The goal of the work presented here was to determine whether plant-produced metabolites can act as drug-like agents of the plant’s biotic response, and what are their possible protein targets. Cheminformatics analysis was used to identify plant metabolites with the highest potential to function as fungal growth inhibitors and, subsequently, the effect of several selected metabolites was tested experimentally. We present here a compilation of all previously determined resistance-related metabolites, followed by cheminformatics analysis of physicochemical properties and the relationships between these compounds. Possible protein targets of some of these compounds have been predicted using publicly available data for these, and related, molecules. The interaction potential between plant metabolites and proteins in fungus is explored computationally using high throughput small molecule docking. Subsequently, selected metabolites have been tested experimentally showing activity against Fusarium graminearum in fungal growth inhibition assays.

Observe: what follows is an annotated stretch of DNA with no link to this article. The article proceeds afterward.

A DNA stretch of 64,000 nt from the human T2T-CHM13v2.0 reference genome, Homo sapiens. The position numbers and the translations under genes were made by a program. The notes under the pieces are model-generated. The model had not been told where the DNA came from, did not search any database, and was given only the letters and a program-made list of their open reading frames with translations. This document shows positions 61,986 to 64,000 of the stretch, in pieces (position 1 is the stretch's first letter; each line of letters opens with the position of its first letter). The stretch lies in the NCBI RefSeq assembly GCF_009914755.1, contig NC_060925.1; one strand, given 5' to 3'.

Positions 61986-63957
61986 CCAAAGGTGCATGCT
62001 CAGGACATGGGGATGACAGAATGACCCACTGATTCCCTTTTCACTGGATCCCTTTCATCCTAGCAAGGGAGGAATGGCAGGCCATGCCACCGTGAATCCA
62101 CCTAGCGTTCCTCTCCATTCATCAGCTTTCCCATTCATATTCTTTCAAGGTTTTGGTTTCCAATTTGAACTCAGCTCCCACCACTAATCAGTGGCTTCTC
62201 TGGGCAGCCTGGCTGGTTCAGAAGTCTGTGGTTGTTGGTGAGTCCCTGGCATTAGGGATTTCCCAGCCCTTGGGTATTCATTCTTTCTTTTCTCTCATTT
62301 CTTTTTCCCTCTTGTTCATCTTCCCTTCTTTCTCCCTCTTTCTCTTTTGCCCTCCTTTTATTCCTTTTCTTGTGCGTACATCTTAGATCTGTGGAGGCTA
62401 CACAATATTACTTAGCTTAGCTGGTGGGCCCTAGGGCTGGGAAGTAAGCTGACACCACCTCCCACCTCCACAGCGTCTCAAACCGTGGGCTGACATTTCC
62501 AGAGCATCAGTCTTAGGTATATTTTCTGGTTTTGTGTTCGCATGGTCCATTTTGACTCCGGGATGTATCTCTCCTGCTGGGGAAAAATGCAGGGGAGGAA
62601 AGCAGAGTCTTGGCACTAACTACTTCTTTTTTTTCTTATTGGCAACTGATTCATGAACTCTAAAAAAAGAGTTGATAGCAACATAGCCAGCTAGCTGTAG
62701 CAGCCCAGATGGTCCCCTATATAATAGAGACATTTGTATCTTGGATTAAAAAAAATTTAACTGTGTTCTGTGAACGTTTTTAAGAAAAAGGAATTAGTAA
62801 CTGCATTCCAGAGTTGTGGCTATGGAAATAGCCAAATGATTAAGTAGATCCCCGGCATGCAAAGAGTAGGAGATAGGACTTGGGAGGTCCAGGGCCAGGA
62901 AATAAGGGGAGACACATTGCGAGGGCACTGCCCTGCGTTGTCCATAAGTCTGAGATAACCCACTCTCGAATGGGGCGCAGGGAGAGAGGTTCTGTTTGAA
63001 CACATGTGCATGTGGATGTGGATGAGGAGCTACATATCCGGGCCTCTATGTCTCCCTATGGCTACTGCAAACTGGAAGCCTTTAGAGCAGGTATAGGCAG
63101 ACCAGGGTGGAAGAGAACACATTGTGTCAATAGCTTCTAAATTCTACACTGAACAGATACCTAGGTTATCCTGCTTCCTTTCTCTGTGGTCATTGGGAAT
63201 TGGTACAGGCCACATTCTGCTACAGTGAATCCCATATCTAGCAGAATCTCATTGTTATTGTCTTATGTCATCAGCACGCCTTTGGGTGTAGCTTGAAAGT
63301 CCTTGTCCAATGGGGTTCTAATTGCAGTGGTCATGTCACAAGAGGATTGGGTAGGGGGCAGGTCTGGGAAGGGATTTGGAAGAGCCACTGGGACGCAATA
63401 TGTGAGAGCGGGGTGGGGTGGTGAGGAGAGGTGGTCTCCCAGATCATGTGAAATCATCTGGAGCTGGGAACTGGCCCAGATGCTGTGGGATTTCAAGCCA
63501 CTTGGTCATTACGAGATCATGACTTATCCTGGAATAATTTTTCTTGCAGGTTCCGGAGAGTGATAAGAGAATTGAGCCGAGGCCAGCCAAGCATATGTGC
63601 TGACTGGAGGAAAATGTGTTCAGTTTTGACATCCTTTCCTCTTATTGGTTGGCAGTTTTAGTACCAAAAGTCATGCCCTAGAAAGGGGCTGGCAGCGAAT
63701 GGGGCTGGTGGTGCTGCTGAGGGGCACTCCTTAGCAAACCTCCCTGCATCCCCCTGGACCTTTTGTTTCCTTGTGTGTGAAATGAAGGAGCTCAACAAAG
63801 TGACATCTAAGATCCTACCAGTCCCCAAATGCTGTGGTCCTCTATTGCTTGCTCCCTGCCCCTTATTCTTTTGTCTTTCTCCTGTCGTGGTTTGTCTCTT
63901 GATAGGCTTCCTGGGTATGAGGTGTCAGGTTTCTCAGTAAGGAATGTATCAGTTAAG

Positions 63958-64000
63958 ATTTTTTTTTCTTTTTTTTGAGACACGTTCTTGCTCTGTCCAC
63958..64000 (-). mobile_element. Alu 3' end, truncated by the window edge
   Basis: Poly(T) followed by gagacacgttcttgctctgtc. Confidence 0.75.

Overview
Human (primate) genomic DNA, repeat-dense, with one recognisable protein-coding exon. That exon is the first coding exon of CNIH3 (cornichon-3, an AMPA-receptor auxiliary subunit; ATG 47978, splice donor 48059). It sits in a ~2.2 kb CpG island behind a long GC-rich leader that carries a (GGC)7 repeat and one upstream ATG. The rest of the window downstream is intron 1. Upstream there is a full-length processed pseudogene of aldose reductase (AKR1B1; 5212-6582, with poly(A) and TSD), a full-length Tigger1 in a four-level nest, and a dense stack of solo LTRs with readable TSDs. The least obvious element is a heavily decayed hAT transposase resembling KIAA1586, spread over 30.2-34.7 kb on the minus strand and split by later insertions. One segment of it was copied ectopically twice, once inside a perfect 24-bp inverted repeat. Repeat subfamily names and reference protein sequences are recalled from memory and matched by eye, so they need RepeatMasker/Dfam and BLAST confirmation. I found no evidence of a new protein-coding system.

2. Results and Discussion

2.1. Selection of Metabolites and Cheminformatics Analysis of Their Molecular and Drug-Like Properties